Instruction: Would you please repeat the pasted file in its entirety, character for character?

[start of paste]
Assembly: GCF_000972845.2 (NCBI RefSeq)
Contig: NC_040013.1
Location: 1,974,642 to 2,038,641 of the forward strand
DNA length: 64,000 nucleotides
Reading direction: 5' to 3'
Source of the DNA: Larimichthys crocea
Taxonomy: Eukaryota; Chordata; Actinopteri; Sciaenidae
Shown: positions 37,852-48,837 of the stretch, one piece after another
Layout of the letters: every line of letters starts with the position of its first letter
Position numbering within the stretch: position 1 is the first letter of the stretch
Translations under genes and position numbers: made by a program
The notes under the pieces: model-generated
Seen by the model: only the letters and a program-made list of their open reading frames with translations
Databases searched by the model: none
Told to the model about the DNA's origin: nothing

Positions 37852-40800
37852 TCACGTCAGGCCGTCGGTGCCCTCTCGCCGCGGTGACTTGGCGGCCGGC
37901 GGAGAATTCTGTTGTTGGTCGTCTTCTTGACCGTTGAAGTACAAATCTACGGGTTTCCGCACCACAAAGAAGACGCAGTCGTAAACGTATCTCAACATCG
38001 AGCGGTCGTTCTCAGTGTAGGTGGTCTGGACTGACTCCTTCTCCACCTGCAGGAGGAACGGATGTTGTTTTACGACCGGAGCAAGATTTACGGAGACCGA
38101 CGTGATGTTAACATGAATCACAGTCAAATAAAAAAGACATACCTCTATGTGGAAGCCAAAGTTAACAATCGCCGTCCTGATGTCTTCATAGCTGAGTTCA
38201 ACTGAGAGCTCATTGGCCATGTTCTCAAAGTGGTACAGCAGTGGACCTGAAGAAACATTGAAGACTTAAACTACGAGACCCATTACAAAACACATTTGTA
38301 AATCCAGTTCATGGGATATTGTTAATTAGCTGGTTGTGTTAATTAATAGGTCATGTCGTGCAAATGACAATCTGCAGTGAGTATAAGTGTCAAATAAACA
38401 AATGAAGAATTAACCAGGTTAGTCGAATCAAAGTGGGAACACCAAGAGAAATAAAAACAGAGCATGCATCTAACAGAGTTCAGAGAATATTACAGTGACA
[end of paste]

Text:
Assembly: GCF_000972845.2 (NCBI RefSeq)
Contig: NC_040013.1
Location: 1,974,642 to 2,038,641 of the forward strand
DNA length: 64,000 nucleotides
Reading direction: 5' to 3'
Source of the DNA: Larimichthys crocea
Taxonomy: Eukaryota; Chordata; Actinopteri; Sciaenidae
Shown: positions 37,852-48,837 of the stretch, one piece after another
Layout of the letters: every line of letters starts with the position of its first letter
Position numbering within the stretch: position 1 is the first letter of the stretch
Translations under genes and position numbers: made by a program
The notes under the pieces: model-generated
Seen by the model: only the letters and a program-made list of their open reading frames with translations
Databases searched by the model: none
Told to the model about the DNA's origin: nothing

Positions 37852-40800
37852 TCACGTCAGGCCGTCGGTGCCCTCTCGCCGCGGTGACTTGGCGGCCGGC
37901 GGAGAATTCTGTTGTTGGTCGTCTTCTTGACCGTTGAAGTACAAATCTACGGGTTTCCGCACCACAAAGAAGACGCAGTCGTAAACGTATCTCAACATCG
38001 AGCGGTCGTTCTCAGTGTAGGTGGTCTGGACTGACTCCTTCTCCACCTGCAGGAGGAACGGATGTTGTTTTACGACCGGAGCAAGATTTACGGAGACCGA
38101 CGTGATGTTAACATGAATCACAGTCAAATAAAAAAGACATACCTCTATGTGGAAGCCAAAGTTAACAATCGCCGTCCTGATGTCTTCATAGCTGAGTTCA
38201 ACTGAGAGCTCATTGGCCATGTTCTCAAAGTGGTACAGCAGTGGACCTGAAGAAACATTGAAGACTTAAACTACGAGACCCATTACAAAACACATTTGTA
38301 AATCCAGTTCATGGGATATTGTTAATTAGCTGGTTGTGTTAATTAATAGGTCATGTCGTGCAAATGACAATCTGCAGTGAGTATAAGTGTCAAATAAACA
38401 AATGAAGAATTAACCAGGTTAGTCGAATCAAAGTGGGAACACCAAGAGAAATAAAAACAGAGCATGCATCTAACAGAGTTCAGAGAATATTACAGTGACA